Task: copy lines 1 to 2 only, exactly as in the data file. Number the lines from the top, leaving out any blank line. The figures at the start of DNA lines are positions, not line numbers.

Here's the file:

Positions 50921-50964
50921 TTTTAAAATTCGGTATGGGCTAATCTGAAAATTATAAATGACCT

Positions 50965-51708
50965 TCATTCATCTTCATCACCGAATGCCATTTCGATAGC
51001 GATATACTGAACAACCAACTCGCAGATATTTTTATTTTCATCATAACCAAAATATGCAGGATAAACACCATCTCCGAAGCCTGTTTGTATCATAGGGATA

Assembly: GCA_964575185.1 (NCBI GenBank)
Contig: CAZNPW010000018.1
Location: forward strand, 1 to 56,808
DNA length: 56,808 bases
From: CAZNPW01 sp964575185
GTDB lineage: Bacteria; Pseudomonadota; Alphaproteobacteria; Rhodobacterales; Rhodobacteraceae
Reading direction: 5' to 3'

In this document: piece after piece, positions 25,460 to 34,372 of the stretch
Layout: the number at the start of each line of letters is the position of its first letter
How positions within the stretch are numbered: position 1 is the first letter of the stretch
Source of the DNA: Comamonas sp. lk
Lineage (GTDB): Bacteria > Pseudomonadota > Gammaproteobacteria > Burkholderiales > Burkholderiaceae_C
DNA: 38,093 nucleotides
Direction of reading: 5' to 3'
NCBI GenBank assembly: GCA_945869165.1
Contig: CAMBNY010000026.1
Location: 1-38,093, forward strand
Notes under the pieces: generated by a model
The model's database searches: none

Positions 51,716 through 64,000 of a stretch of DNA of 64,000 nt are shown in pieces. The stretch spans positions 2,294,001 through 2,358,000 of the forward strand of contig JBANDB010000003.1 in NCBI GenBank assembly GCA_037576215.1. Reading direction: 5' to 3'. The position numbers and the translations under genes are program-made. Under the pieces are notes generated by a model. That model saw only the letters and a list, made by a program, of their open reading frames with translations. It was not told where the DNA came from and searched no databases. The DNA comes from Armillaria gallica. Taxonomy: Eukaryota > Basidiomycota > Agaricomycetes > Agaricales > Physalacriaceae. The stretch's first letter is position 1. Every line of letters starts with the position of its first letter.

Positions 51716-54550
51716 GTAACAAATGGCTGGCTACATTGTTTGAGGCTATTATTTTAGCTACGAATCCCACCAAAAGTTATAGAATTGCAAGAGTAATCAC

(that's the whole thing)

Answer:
Positions 50921-50964
50921 TTTTAAAATTCGGTATGGGCTAATCTGAAAATTATAAATGACCT